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paulo
8th Feb 2019, 06:05
To grandfather in to an EASA Aeros rating, eg having completed the AOPA course... You must have received the theoretical knowledge specified in AMC No 1 to FCL.800

IIRC the knowledge must be certified by an Aeros FI.

How would an FI evaluate? Is there any recognised study / revision material for the topics?

Snip from AMC No 1 to FCL.800

Theoretical knowledge
The theoretical knowledge syllabus should cover the revision or explanation of:
(1) human factors and body limitation:
(i) spatial disorientation;
(ii) airsickness;
(iii) body stress and G-forces, positive and negative;
(iv) effects of grey- and blackouts.

(2) technical subjects:
(i) legislation affecting aerobatic flying to include environmental and noise subjects;
(ii) principles of aerodynamics to include slow flight, stalls and spins, flat and inverted;
(iii) general airframe and engine limitations (if applicable).

(3) limitations applicable to the specific aircraft category (and type):
(i) air speed limitations (aeroplane, helicopter, TMG and sailplane, as applicable);
(ii) symmetric load factors (type-related, as applicable);
(iii) rolling Gs (type-related, as applicable).

(4) aerobatic manoeuvres and recovery:
(i) entry parameters;
(ii) planning systems and sequencing of manoeuvres;
(iii) rolling manoeuvres;
(iv) looping manoeuvres;
(v) combination manoeuvres;
(vi) entry and recovery from developed spins, flat, accelerated and inverted.

(5) emergency procedures:
(i) recovery from unusual attitudes;
(ii) drills to include the use of parachutes (if worn) and aircraft abandonment.

anchorhold
8th Feb 2019, 07:58
Paulo.... Interesting question.

I have to say the theoretical knowledge could best be covered by reading or re-reading Basic Aerobatics by Campbell and Tempest, Document all your past aerobatic training from your log book, both civil and military, including UAS, plus instructor renewals (if you are an instructor) where you will have been examined on spin entry and recovery. Include instructors/examiners names.

The AOPA qualification is really irrelevant as it was never really an approved CAA course and all this is a bit of an insult to those of us who have had excellent aerobatics outside the AOPA aerobatics course and flown aerobatics on a variety of aircraft.

Again, another example of EASA not thinking things through.

paulo
8th Feb 2019, 10:08
Paulo.... Interesting question.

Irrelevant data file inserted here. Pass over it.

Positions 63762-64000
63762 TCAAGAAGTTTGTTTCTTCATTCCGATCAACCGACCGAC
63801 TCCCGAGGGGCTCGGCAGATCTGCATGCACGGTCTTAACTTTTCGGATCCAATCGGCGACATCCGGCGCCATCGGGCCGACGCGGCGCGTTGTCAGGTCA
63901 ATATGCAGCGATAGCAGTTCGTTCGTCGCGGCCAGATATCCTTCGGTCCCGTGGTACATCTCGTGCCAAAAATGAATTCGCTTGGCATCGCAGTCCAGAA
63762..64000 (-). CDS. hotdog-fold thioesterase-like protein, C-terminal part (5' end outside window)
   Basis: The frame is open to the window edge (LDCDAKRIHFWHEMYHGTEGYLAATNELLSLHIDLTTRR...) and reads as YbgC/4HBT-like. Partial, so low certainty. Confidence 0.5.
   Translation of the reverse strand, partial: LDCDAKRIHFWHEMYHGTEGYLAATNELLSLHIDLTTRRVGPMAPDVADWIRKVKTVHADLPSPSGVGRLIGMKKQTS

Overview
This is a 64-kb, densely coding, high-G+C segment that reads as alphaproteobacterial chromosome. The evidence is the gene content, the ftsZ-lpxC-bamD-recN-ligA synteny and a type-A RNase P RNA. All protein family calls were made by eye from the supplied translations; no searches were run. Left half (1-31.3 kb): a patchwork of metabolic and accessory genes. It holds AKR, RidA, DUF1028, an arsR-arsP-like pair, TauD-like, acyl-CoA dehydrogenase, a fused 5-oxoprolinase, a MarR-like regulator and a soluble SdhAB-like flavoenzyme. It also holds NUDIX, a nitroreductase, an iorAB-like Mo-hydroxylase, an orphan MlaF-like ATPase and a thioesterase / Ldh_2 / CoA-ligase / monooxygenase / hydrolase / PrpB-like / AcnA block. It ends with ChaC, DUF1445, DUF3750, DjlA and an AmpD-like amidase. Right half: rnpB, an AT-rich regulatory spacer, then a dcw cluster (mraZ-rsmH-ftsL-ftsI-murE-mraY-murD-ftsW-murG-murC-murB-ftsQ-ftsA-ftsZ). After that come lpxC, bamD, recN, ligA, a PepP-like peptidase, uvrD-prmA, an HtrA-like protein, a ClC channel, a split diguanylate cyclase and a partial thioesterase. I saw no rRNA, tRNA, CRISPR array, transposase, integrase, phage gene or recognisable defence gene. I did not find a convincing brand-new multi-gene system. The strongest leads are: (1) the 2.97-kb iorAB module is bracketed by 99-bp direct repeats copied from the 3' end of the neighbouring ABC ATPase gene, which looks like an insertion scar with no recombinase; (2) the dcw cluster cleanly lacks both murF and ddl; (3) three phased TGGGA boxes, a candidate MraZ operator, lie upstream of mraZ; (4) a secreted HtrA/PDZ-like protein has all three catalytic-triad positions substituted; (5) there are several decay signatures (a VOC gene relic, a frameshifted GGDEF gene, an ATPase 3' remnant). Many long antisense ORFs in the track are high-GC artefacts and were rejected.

I have to say the theoretical knowledge could best be covered by reading or re-reading Basic Aerobatics by Campbell and Tempest, Document all your past aerobatic training from your log book, both civil and military, including UAS, plus instructor renewals (if you are an instructor) where you will have been examined on spin entry and recovery. Include instructors/examiners names.

The AOPA qualification is really irrelevant as it was never really an approved CAA course and all this is a bit of an insult to those of us who have had excellent aerobatics outside the AOPA aerobatics course and flown aerobatics on a variety of aircraft.

Again, another example of EASA not thinking things through.

Thanks - Sounds like a good pointer on the book. Its one I have on the shelf, and a quick scan of the contents suggests it covers most
/ all of the EASA specified topics.

I was away from flying when EASA kicked in... am only now just understanding the changes since JAA.

anchorhold
8th Feb 2019, 13:22
I would add, that while I do not have a copy of .'Basic Aerobatics' from memory it was also endorsed by AOPA, and both Ron Campbell and Barry Tempest were AOPA men. Ron is no longer with us, I think Barry still is still on here as GKEST. Perhaps he might like to comment and let us know if it is still in print.

BEagle
8th Feb 2019, 15:17
The AOPA Basic Aerobatic Certificate syllabus was amended by Barry and I, so that it now includes all the FCL.800 requirements. The CAA has accepted it as a validated training manual for DTOs / ATOs who wish to provide instruction for the Aerobatic Rating - which means that DTOs / ATOs won't need to produce their own manuals - an expensive option!

paulo
8th Feb 2019, 16:51
The AOPA Basic Aerobatic Certificate syllabus was amended by Barry and I, so that it now includes all the FCL.800 requirements. The CAA has accepted it as a validated training manual for DTOs / ATOs who wish to provide instruction for the Aerobatic Rating - which means that DTOs / ATOs won't need to produce their own manuals - an expensive option!

Perfect... Ive now ordered the syllabus, so that should give me a good checklist to see where my knowledge is at, and where I need refreshing.